Most people accept that getting old is an inevitable part of life. We are born; we grow to become fertile adults, and then our bodies age until they expire at an average age of 80 for men and 84 for women in British Columbia. As we age, some of the inevitable symptoms include graying and thinning hair, loss of fertility, weakening bones, decreased brain function and losing our ability to hear and focus our eyes. But why does this happen? Why don’t our tissues continue regenerating forever?
None of us are spared from physical aging, however single celled organisms do not age as we do. Amoebas and bacterium will live for a time and then split into two daughter cells without deteriorating. These single celled organisms never lose the ability to proliferate. On the other hand, human cells only have the ability to divide about 50 times before dying.
Many proposed mechanisms of aging have been brought forth since the early 1950s to make sense of this aging process that leads us all to our death. Scientists have divided these proposed causalities of aging into two categories: programmed and damage related. Programmed factors happen as a result of cells failing to divide properly over time. Damage Related factors are attacks from the environment, or from our bodies’ wear and tear damage that accumulates over time.
Programmed Cellular Factors
Telomere shortening is one well-known factor that leads to our cells losing the ability to divide. Our DNA is stored as tightly wrapped strands which form structures called chromosomes. Telomeres are located at the very end of chromosomes, seen as bright dots in the image above, and are made up of DNA that is not used in our genome. When our cells divide, the DNA in the cells must be copied, but the copying mechanism isn’t perfect and it misses some of the DNA on the end. This is where telomeres save the day, as a little bit of telomere gets cut off instead of our important DNA. However, after enough divisions the telomeres may get totally used up, and stop protecting the important DNA.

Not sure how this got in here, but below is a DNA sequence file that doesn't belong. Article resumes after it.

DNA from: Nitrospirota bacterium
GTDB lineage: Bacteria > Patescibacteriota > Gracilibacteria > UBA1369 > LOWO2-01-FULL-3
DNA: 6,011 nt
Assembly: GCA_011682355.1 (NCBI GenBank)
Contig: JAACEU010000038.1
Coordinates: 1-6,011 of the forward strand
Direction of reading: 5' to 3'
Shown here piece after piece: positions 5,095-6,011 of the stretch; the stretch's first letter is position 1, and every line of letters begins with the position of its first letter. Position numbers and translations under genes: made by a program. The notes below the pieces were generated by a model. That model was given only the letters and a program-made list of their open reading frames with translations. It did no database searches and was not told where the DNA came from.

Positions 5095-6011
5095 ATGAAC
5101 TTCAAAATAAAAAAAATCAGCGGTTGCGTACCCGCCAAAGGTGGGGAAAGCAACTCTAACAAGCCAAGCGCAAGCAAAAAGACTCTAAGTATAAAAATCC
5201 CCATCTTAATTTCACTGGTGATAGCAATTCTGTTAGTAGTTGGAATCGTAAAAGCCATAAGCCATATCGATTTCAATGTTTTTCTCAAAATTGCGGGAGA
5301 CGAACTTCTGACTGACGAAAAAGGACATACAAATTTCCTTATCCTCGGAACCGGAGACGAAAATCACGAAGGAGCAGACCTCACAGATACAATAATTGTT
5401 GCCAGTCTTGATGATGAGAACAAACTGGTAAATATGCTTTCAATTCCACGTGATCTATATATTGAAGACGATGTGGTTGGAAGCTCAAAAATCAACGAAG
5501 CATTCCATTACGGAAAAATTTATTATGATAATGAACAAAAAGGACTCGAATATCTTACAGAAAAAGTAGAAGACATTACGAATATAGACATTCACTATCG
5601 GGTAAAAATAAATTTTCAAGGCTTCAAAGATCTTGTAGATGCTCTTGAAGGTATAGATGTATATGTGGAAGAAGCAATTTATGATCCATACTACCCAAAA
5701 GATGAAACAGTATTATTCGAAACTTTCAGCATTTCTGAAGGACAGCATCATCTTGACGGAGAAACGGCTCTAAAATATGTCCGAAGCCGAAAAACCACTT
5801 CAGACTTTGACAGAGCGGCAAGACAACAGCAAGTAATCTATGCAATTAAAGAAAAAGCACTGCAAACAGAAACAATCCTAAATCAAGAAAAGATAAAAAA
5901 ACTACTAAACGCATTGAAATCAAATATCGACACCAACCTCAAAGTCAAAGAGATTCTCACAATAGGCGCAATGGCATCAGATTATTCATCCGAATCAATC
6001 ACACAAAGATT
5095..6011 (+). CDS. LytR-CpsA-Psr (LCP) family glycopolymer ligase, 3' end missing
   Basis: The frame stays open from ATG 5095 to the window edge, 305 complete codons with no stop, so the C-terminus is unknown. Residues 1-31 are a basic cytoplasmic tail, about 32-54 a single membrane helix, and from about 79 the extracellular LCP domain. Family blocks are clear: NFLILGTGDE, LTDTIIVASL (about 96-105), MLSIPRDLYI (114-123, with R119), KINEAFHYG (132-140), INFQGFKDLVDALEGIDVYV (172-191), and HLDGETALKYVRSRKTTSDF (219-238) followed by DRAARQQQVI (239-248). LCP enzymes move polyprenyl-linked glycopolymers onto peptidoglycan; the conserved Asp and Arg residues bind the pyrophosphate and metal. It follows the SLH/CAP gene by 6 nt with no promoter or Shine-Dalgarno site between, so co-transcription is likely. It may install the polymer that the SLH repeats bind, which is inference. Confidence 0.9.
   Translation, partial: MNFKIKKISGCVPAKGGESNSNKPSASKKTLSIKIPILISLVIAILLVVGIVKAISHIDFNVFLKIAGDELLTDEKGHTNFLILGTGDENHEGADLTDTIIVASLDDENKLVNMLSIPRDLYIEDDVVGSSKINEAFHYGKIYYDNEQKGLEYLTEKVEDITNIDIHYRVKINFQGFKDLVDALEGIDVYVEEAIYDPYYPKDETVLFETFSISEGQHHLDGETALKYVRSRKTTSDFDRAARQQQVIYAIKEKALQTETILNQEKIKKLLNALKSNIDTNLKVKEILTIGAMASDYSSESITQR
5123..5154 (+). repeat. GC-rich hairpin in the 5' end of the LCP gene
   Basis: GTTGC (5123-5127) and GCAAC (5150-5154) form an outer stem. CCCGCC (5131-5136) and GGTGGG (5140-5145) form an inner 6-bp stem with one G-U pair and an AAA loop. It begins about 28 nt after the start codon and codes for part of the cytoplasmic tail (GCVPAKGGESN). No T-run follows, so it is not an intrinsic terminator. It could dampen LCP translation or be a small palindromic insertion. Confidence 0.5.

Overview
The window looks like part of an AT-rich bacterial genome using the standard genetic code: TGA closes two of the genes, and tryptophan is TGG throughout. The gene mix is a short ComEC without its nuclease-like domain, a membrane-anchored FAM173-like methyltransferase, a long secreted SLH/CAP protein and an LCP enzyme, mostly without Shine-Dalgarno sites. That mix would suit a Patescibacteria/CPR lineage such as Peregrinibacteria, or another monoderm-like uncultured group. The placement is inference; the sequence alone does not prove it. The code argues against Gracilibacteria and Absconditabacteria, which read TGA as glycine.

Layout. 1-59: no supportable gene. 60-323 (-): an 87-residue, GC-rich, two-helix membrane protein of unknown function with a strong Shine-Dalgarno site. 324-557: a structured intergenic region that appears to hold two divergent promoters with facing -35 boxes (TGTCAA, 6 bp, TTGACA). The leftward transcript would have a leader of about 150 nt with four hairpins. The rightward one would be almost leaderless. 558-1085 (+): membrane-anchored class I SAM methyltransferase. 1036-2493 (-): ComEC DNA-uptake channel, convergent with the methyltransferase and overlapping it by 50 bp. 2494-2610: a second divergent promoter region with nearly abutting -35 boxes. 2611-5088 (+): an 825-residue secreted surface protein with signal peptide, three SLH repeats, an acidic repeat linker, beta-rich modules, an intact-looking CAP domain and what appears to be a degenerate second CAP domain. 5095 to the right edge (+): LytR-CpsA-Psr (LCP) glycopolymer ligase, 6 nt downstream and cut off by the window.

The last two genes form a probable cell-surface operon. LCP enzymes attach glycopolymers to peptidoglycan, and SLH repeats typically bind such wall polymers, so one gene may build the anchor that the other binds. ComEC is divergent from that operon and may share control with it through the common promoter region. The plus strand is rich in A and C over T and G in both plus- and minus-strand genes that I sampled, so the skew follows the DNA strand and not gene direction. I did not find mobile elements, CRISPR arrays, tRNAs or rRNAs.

Along with losing our ability to divide properly, our immune system becomes less keen over time and loses the ability to decipher the difference between our cells and enemy cells. In moments of confusion, your immune cells may attack your own body in a phenomenon called autoimmunity. As we age, our cells begin attacking themselves, observed particularly in the lungs.
Our cells also are subject to a process called DNA methylation. This involves adding a methyl group (a carbon and 3 hydrogen atoms) to an area of the DNA which sets this area of the gene into “off” mode. This is an important function, as we want to turn off certain genes in certain cell types, and once an area is methylated, the change is permanent. Methylation of DNA slows over time, which creates an aging biomarker, so if we measure how much DNA of an individual has been methylated, we can estimate their biological age. Some genes may also become hypermethylated with age causing them to loose function, such as the estrogen receptor.